Thursday Morning Sports Update

 

The Tigers selected Arizona State slugger Spencer Torkelson with the No. 1 pick in the Major League Baseball amateur draft Wednesday night. Torkelson played first base in college, but the Tigers plan to move him to third. Detroit opened the draft for the second time in three years. Torkelson hit 54 home runs at Arizona State and finished two shy of Bob Horner’s school record. Arkansas outfielder Heston Kjerstad went No. 2 to Baltimore after the Orioles took Oregon State catcher Adley Rutschman with the top pick a year ago.

 

The Cubs selected hometown shortstop Ed Howard in the first round of the draft. The 18-year-old Howard was a prep star at Mount Carmel High School on Chicago’s South Side. He also started for the 2014 Jackie Robinson West Little League team that advanced to the finals of the Little League World Series. The 6-foot-2, 185-pound Howard went No. 16 overall, becoming the first Illinois high school position player to go in the first round since Jayson Werth in 1997. Howard has committed to the University of Oklahoma.

 

The White Sox selected left-hander Garret Crochet with the 11th overall pick in the draft. The 6-foot-6 left-handed pitcher is out of the University of Tennessee. He struck out 81 batters in 65 innings last season. He now joins a group prospects that management believes will turn the Sox back into a contender. Crochet was the 18th ranked prospect in this year’s draft. He’s been described as a “fireballer” with his fastball being clocked anywhere between 96 and 100 miles an hour. Analysts on MLB Network have begun to compare him to Chris Sale.

 

Baseball Commissioner Rob Manfred says there is a “100%” chance of big league ball this year. Major League Baseball will make another proposal to start the season in empty ballparks, but Manfred vowed to unilaterally order opening day if an agreement is not reached. The players’ association made its second proposal Tuesday, asking for an 89-game regular season and 100% of prorated salaries. MLB’s plan a day earlier was for a 76-game season, would guarantee 50% of prorated salaries and hinge 25% in additional money on the postseason’s completion.

 

NASCAR has banned the Confederate flag from all events and properties. NASCAR says the Confederate flag runs contrary to their commitment to providing a welcoming and inclusive environment for all fans, competitors and the industry.
NASCAR banned the Confederate flag from its races and properties on Wednesday, formally distancing itself from what for many is a symbol of slavery and racism that had been a familiar sight at stock car events for more than 70 years.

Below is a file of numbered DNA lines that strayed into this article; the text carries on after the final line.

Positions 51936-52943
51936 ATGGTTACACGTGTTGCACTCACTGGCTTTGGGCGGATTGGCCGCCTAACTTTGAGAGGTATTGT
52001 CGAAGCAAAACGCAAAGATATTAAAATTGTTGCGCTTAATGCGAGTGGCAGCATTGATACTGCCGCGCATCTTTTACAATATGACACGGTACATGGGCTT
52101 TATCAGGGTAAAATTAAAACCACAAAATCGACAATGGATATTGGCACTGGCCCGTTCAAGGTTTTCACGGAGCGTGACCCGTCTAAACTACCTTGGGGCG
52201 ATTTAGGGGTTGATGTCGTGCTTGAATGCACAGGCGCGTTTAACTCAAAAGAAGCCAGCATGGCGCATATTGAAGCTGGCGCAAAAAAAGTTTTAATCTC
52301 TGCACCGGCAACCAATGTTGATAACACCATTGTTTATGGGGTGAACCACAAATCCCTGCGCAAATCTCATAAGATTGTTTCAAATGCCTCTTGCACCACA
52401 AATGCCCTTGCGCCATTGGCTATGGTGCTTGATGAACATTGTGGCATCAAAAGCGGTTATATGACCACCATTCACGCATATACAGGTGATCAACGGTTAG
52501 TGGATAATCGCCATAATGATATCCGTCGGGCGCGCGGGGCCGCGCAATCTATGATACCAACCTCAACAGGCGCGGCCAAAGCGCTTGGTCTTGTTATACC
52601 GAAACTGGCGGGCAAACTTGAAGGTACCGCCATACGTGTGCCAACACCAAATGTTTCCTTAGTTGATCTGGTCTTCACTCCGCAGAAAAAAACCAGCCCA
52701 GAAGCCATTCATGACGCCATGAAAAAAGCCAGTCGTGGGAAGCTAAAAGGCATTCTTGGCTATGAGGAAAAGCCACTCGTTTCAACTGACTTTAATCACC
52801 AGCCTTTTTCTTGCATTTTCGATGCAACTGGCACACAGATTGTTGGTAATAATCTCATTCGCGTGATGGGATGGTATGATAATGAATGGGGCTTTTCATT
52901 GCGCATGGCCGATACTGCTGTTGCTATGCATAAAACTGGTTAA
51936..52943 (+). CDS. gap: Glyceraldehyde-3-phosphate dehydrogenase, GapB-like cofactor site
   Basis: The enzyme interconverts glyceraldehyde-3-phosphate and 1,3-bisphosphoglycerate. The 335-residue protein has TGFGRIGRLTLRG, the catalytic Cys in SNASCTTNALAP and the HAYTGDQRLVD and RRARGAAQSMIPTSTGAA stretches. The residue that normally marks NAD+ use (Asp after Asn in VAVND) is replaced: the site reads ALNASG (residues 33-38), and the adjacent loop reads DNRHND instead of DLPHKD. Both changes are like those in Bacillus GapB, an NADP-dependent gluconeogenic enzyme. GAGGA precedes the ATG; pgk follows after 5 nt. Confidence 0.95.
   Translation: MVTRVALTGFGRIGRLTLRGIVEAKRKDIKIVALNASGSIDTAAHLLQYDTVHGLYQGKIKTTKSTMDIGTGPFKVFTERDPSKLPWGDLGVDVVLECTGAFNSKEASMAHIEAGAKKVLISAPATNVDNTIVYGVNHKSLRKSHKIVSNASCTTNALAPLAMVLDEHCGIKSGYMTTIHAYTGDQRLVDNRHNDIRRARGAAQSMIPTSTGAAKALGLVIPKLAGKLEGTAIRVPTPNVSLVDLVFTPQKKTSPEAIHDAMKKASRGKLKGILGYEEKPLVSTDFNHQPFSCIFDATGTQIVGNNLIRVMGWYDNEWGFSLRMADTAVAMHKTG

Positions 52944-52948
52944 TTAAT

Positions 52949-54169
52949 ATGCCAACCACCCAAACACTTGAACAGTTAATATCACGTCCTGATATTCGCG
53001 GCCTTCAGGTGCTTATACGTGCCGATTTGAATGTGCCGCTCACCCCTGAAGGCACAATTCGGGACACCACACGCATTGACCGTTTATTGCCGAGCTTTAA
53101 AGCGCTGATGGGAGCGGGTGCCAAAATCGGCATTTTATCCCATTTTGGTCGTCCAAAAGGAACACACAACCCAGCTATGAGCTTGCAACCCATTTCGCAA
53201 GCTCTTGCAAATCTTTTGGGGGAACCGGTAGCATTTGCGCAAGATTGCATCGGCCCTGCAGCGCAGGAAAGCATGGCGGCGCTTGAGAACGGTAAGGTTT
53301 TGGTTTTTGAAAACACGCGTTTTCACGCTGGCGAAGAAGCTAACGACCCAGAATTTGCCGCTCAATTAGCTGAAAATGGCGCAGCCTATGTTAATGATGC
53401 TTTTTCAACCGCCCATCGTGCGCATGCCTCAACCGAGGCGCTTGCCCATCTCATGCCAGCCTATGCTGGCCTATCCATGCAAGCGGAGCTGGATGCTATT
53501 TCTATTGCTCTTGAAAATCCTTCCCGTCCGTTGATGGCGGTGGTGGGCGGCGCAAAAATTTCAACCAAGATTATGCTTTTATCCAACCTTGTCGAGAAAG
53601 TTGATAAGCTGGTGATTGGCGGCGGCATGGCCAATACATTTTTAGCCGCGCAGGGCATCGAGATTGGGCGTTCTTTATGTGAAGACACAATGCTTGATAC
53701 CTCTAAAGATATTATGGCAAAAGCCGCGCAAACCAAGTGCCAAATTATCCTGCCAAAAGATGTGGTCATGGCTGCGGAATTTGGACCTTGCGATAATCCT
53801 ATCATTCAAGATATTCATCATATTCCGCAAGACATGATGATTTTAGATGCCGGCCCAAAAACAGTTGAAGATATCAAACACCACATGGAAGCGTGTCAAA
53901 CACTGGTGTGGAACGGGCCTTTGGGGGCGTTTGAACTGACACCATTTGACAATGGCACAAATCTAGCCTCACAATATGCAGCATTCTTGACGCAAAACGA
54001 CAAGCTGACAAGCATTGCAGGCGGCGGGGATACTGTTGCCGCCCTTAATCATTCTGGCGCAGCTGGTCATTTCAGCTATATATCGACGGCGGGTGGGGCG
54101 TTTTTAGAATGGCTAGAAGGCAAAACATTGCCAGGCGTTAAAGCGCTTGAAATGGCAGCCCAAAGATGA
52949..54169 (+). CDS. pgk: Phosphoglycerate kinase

The move comes amid social unrest around the globe following the death in police custody of George Floyd, an unarmed black man in Minneapolis. Protests have roiled the nation for days and Confederate monuments are being taken down across the South — the traditional fan base for NASCAR.
Bubba Wallace, NASCAR’s lone black driver, called this week for the banishment of the Confederate flag and said there was “no place” for them in the sport. At long last, NASCAR obliged.
Former chairman Brian France tired in 2015 to ban the flying of Confederate flags at race tracks, a proposal too broad to enforce and one that angered NASCAR’s core Southern-based fan base.

 

USC is welcoming back Heisman Trophy winner Reggie Bush after a 10-year NCAA-mandated disassociation. The former star running back had been prohibited from interacting in an official capacity with the school he played for from 2003 until 2005 since the NCAA sanctions handed down in 2010. Bush and Southern California were penalized for him and his family receiving impermissible benefits while he was still in school. USC President Carol Folt wrote in a letter to Bush that he could now “be afforded the privileges and courtesies extended to all Trojan football alums.”

 

A dozen schools in the Mid-American Conference are creating a standalone esports conference to offer structured competition without the extensive rules that govern intercollegiate athletics. MAC Commissioner Jon Steinbrecher says they’re hoping it’s an advantage in recruiting and engaging more competitive video gamers. The structure allows teams to enlist not just amateurs but players who’ve gone pro. Steinbrecher says the new Esports Collegiate Conference plans to be open to schools outside the MAC and operate separately from it. Competition starts this fall. The spring season will feature competitions in League of Legends and Overwatch, with the champions getting automatic bids to national postseason tournaments for those titles.

 

Roger Federer will miss whatever remains of the 2020 tennis season because of a setback in his recovery from surgery on his right knee.
The 20-time major champion had arthroscopic surgery on his knee in February. Federer posted a statement on Twitter to say he needed an “additional quick arthroscopic procedure” and will take his time to return to 100% fitness.
The 38-year-old Federer had initially planned to be sidelined for at least four months.